The kitchen table is usually a place for conversation, especially in Métis communities, and that’s the inspiration behind a Winnipeg Art Gallery series of talks on Métis identity and culture.
“It’s the site of knowledge transmission,” said Julia Lafreniere, head of Indigenous initiatives at the Winnipeg Art Gallery, and creator of the Métis Kitchen Table Teachings series.
“It’s also where communities gather, play music, and even discuss politics.”
Lafreniere, who identifies as Métis with roots in Camperville, Man., said she was also inspired by two exhibitions highlighting Métis artists: Tracy Fehr’s Heartbeat of A Nation: Métis Women 250 Years and Rosalie Favel’s Family Legacy.
The series, in partnership with the Manitoba Métis Federation and the Infinity Women Secretariat, began in the summer, and the last will be Oct. 27.
“I knew that there was a need for education around Métis stories and culture,” she said, adding a lot of people don’t know Métis history and how they came to be here.
She also saw Métis Kitchen Table Teachings as a platform to discuss issues of concern to the Métis community.
Last Monday, five people discussed Métis identity on a panel called Race Shifting, Identity Theft, and Protecting Métis Culture.
Kyra De La Ronde, one of the panellists, is the chairperson of the Manitoba Métis Federation Provincial Youth Advisory Committee.
“We’re at a really pinnacle moment within the Métis Nation, where there are people who are protecting us, and people wanting to further us,” she said.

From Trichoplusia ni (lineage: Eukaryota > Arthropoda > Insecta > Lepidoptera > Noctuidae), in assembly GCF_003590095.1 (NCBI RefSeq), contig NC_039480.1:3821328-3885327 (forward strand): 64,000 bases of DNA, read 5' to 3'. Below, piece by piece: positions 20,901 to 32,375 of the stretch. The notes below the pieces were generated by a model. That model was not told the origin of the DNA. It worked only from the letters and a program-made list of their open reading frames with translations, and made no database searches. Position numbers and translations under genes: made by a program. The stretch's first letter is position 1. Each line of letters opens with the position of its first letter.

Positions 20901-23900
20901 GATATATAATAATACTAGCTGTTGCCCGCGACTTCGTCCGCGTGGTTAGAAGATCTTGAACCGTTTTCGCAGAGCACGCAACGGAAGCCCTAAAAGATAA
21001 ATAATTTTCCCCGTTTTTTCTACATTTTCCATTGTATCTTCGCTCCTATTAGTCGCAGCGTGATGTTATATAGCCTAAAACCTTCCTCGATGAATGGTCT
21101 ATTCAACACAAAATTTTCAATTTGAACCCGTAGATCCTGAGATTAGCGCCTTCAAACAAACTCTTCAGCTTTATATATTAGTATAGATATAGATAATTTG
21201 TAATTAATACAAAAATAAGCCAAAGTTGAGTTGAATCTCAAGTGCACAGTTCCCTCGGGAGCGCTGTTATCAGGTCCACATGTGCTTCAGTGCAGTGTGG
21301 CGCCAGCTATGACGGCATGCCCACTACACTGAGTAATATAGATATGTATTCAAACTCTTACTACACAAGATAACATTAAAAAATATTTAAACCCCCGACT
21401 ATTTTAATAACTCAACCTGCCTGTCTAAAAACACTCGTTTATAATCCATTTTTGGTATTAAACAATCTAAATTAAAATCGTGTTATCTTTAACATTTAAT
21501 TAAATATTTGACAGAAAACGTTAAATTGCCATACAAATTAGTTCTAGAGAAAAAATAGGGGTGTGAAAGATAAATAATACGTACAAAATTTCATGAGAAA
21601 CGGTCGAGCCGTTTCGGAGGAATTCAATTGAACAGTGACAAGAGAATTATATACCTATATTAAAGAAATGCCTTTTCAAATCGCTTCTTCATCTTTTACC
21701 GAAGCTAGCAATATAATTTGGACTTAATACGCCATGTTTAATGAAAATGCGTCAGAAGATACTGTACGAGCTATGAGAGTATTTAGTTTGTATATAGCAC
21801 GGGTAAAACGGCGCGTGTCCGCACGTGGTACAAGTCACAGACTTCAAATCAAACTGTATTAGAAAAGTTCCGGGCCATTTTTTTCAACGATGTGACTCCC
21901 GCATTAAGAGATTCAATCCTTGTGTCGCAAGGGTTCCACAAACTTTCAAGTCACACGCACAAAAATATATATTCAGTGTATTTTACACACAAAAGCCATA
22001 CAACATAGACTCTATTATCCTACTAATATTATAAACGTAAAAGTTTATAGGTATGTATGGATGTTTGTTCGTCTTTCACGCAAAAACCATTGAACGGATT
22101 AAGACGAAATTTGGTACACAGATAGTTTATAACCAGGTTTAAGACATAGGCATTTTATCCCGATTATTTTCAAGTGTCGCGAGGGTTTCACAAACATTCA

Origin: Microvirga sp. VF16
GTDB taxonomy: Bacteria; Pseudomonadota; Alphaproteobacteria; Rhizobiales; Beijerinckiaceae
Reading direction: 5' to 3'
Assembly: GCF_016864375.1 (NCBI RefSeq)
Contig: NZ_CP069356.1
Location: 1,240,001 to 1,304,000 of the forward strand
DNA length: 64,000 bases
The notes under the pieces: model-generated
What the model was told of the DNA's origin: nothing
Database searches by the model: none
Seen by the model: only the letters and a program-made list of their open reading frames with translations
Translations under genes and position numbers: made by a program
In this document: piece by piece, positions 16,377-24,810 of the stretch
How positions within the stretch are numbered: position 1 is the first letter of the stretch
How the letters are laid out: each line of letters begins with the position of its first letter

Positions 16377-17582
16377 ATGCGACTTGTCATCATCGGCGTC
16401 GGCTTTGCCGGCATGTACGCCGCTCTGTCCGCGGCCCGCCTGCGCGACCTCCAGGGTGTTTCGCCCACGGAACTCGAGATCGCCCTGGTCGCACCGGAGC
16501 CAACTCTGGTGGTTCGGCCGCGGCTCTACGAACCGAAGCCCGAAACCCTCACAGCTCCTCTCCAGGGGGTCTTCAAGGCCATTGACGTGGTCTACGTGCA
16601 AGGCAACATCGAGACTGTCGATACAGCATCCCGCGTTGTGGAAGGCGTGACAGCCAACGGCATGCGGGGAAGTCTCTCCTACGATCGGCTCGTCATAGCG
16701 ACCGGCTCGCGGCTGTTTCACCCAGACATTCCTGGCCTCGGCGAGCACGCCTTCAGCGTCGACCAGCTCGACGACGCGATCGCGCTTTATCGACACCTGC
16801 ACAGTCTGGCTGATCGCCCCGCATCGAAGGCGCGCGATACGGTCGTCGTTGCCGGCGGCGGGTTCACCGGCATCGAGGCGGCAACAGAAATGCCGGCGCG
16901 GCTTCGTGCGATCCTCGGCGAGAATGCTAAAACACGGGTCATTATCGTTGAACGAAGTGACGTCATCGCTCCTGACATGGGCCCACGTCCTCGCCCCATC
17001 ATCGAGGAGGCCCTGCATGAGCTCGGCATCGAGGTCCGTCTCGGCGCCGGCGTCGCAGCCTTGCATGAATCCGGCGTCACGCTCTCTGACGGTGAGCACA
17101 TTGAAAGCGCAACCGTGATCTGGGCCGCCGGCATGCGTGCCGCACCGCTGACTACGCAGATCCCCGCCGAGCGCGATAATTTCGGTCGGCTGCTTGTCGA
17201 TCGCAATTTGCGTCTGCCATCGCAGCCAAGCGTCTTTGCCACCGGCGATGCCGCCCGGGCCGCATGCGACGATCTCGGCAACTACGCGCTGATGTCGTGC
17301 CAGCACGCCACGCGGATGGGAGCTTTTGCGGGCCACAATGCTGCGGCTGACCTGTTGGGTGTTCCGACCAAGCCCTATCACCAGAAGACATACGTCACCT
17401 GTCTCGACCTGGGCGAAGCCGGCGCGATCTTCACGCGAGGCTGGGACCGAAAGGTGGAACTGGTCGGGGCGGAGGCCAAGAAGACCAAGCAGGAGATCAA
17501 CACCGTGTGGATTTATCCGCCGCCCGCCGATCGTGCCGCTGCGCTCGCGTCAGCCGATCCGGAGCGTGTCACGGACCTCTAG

“We’re not trying to gate keep, and we’re not trying to exclude, we’re really just trying to preserve and protect the culture and the identity that we have.”
Last Wednesday, William Benoit, the advisor for internal Indigenous engagement at Library and Archives Canada, talked about scrip. Scrip was a coupon or an entitlement to land given to Métis families by the Canadian government.
“The process said, we may give you and your children land, but we’re not going to tell you where you’re going to get it,” he said.
“You could be from one place, and get land from another place. The Métis are family-oriented. We like our families, we like to stay near our families, we like to do things with our families.”
Families were essentially broken up by what was a kind of lottery process.
But Benoit also said the process of scrip was in a way, beautiful.
“You see the man or the woman standing in front of a committee making their mark,” he said during the discussion.
“So it’s not just somebody [else] saying that they’re a half-breed, but what they’re doing is saying it themselves, and they’re signing it.”
In the final Kitchen Table Teaching this week, Métis author Chantal Fiola will discuss her new book Returning to Ceremony, a follow-up to Rekindling the Sacred Fire.
Lafreniere said Fiola’s research discovered that prior to the church having a large influence in Métis communities, they practised Indigenous ceremonies, and what it means to reclaim those practices.